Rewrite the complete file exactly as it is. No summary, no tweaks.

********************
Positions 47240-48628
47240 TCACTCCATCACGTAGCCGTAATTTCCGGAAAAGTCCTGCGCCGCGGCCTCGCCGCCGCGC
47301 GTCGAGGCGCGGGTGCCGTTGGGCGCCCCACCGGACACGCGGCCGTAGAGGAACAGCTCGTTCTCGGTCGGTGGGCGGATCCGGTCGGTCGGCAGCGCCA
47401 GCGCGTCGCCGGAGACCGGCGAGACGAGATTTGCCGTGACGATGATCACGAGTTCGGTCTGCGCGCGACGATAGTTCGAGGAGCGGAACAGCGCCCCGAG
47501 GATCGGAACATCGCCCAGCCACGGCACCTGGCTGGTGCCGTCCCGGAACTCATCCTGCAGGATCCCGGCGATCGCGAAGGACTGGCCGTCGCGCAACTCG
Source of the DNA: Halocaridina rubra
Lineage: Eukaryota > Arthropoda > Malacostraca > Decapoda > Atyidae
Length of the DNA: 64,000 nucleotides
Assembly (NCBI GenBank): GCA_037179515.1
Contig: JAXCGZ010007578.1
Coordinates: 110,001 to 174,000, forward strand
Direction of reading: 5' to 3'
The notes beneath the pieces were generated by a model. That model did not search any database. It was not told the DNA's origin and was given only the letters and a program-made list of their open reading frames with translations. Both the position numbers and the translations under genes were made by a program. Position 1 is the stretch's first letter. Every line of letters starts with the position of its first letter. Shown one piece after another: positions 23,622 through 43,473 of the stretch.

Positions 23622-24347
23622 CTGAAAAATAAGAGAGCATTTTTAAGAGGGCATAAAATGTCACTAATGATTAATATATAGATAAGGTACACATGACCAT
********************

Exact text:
Positions 47240-48628
47240 TCACTCCATCACGTAGCCGTAATTTCCGGAAAAGTCCTGCGCCGCGGCCTCGCCGCCGCGC
47301 GTCGAGGCGCGGGTGCCGTTGGGCGCCCCACCGGACACGCGGCCGTAGAGGAACAGCTCGTTCTCGGTCGGTGGGCGGATCCGGTCGGTCGGCAGCGCCA
47401 GCGCGTCGCCGGAGACCGGCGAGACGAGATTTGCCGTGACGATGATCACGAGTTCGGTCTGCGCGCGACGATAGTTCGAGGAGCGGAACAGCGCCCCGAG
47501 GATCGGAACATCGCCCAGCCACGGCACCTGGCTGGTGCCGTCCCGGAACTCATCCTGCAGGATCCCGGCGATCGCGAAGGACTGGCCGTCGCGCAACTCG
Source of the DNA: Halocaridina rubra
Lineage: Eukaryota > Arthropoda > Malacostraca > Decapoda > Atyidae
Length of the DNA: 64,000 nucleotides
Assembly (NCBI GenBank): GCA_037179515.1
Contig: JAXCGZ010007578.1
Coordinates: 110,001 to 174,000, forward strand
Direction of reading: 5' to 3'
The notes beneath the pieces were generated by a model. That model did not search any database. It was not told the DNA's origin and was given only the letters and a program-made list of their open reading frames with translations. Both the position numbers and the translations under genes were made by a program. Position 1 is the stretch's first letter. Every line of letters starts with the position of its first letter. Shown one piece after another: positions 23,622 through 43,473 of the stretch.

Positions 23622-24347
23622 CTGAAAAATAAGAGAGCATTTTTAAGAGGGCATAAAATGTCACTAATGATTAATATATAGATAAGGTACACATGACCAT